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If you're looking for something to do as a family other than sit in a dark cinema, eat at another crowded restaurant or try to get the little ones away from that electronic game, you've come to the right place. Barcelona may not have as many parks as London or New York, but it's got its share of lovely open spaces to spend some quality time in a mysterious place known as the outdoors. Torre de les Aigües In 1870, the Torre de les Aigües provided water to some of the first houses to be built in the Eixample district. Now, more than a century later, converted into a swimming pool and a small park, it provides fun for young and old alike. As temperatures soar in August, the Torre de les Aigües is a welcoming oasis: relief from the heat and unlimited opportunities for splashing, paddling and generally getting wet. Parc d'Atraccions Tibidabo If there’s one thing kids love it’s a funfair – and the same usually goes for their parents. The amusement park perched at the top of Tibidabo has an otherworldly charm, a hundred years of history and the added attraction of being perched high above Barcelona. With rides for all ages, it’s a day out to remember. Barcelona Bosc Urbà (Urban Jungle) This urban adventure park – the first of its kind in Barcelona – is designed to deliver a monster dose of adrenalin. There are zip lines, nets, rope swings, bungee jumps, bridges and walkways rigged on platforms up to six metres above the ground – altogether more than 50 attractions on the park's var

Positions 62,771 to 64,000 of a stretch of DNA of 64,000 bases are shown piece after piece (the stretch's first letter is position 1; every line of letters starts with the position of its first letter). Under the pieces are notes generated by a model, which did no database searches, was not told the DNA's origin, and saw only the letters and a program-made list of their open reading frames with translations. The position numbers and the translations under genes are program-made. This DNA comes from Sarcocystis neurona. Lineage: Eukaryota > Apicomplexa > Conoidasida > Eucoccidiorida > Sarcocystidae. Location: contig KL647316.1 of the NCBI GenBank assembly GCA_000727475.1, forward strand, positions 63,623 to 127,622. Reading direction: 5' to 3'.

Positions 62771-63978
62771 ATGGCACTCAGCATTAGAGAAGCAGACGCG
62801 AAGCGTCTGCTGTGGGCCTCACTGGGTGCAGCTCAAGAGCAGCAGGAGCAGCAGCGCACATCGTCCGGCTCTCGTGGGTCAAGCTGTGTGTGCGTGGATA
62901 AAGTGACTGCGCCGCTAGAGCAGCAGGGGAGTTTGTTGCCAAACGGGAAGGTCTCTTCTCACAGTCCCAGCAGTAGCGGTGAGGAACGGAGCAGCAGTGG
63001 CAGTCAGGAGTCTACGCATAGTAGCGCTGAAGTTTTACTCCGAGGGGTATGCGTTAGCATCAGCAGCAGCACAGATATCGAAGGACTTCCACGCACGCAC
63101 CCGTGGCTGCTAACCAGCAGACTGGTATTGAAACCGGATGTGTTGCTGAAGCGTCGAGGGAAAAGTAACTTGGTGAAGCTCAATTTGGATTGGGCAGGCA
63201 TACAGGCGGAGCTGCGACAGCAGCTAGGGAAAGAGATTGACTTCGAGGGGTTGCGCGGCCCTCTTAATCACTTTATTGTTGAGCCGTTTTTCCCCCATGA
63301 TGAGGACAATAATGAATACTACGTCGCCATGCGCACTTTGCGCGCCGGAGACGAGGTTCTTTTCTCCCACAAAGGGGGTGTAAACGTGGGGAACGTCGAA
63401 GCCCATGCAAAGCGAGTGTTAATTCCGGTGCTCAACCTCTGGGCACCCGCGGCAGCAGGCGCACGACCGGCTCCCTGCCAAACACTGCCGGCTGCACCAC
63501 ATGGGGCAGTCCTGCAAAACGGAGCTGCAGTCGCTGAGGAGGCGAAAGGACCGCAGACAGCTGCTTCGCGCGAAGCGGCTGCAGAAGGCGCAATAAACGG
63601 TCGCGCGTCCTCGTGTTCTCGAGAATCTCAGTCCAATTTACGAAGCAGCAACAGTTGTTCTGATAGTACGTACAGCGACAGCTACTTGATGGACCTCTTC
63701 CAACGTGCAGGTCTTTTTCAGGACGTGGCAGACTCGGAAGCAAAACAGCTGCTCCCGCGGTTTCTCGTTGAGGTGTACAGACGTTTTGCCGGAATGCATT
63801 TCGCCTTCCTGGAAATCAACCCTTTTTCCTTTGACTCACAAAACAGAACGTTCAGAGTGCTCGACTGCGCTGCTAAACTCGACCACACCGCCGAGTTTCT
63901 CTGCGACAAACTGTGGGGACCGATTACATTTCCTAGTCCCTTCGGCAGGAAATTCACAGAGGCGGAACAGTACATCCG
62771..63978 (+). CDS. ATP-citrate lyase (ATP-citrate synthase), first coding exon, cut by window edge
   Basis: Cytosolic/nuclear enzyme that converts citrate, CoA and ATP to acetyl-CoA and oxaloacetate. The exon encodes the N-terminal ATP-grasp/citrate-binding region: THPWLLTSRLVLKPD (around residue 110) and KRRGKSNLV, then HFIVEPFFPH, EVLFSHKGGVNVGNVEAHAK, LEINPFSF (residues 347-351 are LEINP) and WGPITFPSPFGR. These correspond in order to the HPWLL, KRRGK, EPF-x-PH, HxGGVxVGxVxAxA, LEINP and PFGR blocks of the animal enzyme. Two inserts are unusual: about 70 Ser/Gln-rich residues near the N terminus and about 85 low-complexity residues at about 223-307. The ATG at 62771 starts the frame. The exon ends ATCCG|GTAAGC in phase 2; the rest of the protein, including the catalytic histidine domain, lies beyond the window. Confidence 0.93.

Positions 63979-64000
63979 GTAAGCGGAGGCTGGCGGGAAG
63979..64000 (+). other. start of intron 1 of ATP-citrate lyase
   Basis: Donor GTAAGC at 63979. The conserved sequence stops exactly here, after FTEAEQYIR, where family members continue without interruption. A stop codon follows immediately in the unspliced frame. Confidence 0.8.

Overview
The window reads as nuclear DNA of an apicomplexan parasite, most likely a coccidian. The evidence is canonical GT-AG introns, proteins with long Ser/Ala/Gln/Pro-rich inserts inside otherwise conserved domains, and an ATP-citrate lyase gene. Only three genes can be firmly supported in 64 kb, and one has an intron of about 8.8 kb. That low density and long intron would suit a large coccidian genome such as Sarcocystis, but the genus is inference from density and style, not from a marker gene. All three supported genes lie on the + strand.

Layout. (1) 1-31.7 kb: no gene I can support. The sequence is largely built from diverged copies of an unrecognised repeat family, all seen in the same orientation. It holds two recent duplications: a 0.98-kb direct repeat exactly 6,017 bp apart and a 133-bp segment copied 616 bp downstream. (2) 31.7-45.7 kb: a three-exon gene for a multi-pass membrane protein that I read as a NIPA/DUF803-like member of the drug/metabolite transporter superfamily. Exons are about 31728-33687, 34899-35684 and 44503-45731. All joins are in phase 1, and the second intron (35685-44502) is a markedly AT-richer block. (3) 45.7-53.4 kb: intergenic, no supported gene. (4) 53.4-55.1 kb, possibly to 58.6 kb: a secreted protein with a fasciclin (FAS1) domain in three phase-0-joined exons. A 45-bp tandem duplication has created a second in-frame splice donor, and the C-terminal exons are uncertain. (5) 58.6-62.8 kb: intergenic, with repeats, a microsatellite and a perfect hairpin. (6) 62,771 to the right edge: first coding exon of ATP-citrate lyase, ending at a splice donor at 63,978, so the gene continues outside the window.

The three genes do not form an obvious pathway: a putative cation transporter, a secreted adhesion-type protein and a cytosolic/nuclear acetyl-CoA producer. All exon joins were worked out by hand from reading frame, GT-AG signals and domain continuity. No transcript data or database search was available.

Time to hit the beach! Lounge in the sun, take a dip in the sea, even sip a cocktail in the moonlight More summer fun Top 20 terraces Find the spots where you can relax, eat and drink on the coveted sunny terraces of Barcelona. The spritz crawl This Venetian concoction is back in style. We show you five spots where you can sip to your heart's content. Best ice cream shops Ice cream in all flavours and colours to help you beat the heat. The best chiringuitos Great dining on the sand: eating well at the city's beach bars The best clubs Where do the cool kids go clubbing? We take a look at the 10 best nightspots and their wildlife Top features 20 great things to do 1. Ramble down colourful La Rambla One of the most famous boulevards in the world, La Rambla is worth a stroll down even if you only have one day in Barcelona. A gateway to rural Catalonia, the mile-long road bustles with tourists, artists, human statues, fortune-tellers, dancers and musicians. Vibrant flower stalls, a cultural and exhibition centre, the superb La Boqueria market, a Joan Miró mosaic, newspaper kiosks and cafés line the street. You may pay a fortune to sip a cola at a roadside café but the people-watching opportunities will be worth the price. 2. Get up close to Gaudí's grand designs In Barcelona, you can gaze in wonder at Gaudí's fairytale architecture. The Sagrada Familia is breathtaking and grotesque by turns. At first glance, it seems as though a careless giant has dripped melting wax over a Got